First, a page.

The Stranger is a novel written by Albert Camus in 1942. It tells the story of Meursault, a young man living in Algiers who becomes emotionally detached from the world around him after the death of his mother. The novel is often considered an example of absurdist literature, as it explores themes of absurdity, nihilism, and the human condition.
One example of the absurdity present in The Stranger is Meursault's lack of emotional response to the death of his mother. Despite being the protagonist of the novel, Meursault is unable to feel grief or sadness over his mother's death, and instead spends much of the time after her funeral casually chatting with his neighbors and even going to the beach. This detachment from his emotions is a clear example of the absurdity present in the novel, as it is not a typical or expected response to the loss of a loved one.
Another example of absurdity in The Stranger is Meursault's eventual murder of an Arab man on the beach. The murder is completely unprovoked and seems to happen almost by accident, with Meursault later stating that he killed the man because he was "too close" and the sun was in his eyes. The absurdity of this act is further highlighted by the fact that Meursault seems to have no remorse or guilt over the murder, and instead focuses on the practicalities of his impending trial.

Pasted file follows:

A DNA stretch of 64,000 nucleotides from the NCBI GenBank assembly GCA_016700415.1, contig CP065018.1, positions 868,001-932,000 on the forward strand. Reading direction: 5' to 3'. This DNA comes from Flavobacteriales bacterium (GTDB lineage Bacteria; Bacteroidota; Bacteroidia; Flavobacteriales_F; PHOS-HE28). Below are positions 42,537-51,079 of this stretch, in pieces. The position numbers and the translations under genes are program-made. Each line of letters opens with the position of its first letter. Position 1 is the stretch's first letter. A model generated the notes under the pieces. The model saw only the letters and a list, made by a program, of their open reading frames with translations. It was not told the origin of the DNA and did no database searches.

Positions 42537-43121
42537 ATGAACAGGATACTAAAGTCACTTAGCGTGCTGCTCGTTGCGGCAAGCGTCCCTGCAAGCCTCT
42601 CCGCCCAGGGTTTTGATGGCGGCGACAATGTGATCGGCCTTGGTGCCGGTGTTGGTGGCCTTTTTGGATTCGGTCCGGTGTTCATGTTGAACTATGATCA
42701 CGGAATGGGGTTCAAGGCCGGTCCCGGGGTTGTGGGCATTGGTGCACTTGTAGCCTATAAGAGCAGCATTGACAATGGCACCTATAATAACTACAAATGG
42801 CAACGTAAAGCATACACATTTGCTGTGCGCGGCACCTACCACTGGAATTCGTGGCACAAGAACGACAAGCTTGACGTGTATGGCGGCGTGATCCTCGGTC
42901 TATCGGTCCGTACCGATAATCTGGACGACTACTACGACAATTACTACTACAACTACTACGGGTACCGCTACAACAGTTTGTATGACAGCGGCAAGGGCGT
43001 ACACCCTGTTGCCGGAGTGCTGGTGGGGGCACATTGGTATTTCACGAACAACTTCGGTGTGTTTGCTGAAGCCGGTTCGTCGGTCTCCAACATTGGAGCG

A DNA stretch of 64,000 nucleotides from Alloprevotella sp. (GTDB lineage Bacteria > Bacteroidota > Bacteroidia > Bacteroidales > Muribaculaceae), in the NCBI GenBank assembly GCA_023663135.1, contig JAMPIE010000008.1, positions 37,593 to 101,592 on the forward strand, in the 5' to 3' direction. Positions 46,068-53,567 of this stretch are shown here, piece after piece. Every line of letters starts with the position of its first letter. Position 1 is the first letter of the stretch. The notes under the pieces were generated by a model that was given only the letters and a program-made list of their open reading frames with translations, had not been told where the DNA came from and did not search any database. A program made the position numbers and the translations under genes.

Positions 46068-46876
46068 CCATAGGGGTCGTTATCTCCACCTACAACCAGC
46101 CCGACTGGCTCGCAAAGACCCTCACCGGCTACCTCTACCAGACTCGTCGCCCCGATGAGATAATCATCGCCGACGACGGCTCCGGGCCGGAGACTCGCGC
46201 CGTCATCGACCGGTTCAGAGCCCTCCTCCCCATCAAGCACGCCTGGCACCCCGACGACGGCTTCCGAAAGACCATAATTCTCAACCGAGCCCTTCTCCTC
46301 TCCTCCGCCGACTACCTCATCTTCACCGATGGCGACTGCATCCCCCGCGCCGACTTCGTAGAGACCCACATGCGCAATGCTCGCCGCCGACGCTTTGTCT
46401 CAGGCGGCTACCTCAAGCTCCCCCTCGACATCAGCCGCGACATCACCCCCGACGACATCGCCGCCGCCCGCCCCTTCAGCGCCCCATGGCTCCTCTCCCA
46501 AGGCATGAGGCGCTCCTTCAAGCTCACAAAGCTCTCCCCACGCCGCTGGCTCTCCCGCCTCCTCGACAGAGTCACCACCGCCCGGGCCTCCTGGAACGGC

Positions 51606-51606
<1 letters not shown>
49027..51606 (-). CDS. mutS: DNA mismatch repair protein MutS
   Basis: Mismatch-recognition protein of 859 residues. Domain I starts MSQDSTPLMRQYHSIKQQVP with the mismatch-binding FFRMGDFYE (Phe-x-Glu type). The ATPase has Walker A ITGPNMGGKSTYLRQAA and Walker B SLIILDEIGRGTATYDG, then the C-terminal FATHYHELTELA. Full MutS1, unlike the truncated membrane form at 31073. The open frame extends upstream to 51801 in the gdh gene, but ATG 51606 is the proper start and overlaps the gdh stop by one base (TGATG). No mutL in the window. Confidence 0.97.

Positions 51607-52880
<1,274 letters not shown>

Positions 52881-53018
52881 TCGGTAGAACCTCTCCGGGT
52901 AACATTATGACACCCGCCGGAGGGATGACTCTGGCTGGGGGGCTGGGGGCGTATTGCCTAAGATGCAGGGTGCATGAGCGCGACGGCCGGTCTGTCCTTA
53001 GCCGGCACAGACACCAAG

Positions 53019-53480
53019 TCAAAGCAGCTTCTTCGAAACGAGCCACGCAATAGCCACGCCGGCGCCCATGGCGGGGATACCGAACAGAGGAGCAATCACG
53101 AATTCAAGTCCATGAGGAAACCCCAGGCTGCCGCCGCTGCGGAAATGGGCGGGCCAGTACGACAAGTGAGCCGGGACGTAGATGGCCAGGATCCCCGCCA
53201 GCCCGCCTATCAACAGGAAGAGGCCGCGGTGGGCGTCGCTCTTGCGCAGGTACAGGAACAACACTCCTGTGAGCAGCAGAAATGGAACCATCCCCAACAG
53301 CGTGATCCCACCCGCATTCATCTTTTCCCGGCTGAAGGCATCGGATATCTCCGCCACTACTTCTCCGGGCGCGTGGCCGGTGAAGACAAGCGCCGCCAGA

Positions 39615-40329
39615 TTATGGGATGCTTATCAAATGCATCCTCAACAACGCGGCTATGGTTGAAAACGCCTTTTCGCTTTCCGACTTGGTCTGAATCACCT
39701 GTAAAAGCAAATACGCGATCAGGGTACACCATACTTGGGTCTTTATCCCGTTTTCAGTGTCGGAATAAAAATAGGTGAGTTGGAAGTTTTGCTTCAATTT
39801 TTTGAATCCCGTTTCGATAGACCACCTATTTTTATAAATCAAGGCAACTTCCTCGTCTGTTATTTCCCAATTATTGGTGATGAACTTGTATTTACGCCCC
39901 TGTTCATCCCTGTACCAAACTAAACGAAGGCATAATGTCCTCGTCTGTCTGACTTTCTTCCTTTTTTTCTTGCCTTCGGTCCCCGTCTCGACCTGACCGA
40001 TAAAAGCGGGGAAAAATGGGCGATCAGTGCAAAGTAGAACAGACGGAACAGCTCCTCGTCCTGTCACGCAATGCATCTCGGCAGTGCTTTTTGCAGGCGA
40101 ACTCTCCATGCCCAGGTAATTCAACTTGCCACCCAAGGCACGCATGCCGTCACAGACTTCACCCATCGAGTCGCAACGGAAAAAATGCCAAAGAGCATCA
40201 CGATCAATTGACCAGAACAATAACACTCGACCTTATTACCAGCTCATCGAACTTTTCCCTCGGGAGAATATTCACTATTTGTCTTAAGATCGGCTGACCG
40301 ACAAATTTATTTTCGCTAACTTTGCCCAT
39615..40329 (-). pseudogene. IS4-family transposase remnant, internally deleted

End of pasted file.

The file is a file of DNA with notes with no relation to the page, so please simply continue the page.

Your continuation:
In addition to absurdity, The Stranger also explores themes of nihilism and the human condition. Meursault's detachment from emotions and his lack of concern for the consequences of his actions can be seen as a form of nihilism, as he seems to lack any sense of purpose or meaning in life. This is further reflected in his statement that "nothing really mattered" and his belief that life is ultimately meaningless.
Overall, The Stranger is a powerful example of absurdist literature that explores themes of absurdity, nihilism, and the human condition. Through the character of Meursault, Camus presents a thought-provoking critique of modern society and the human experience.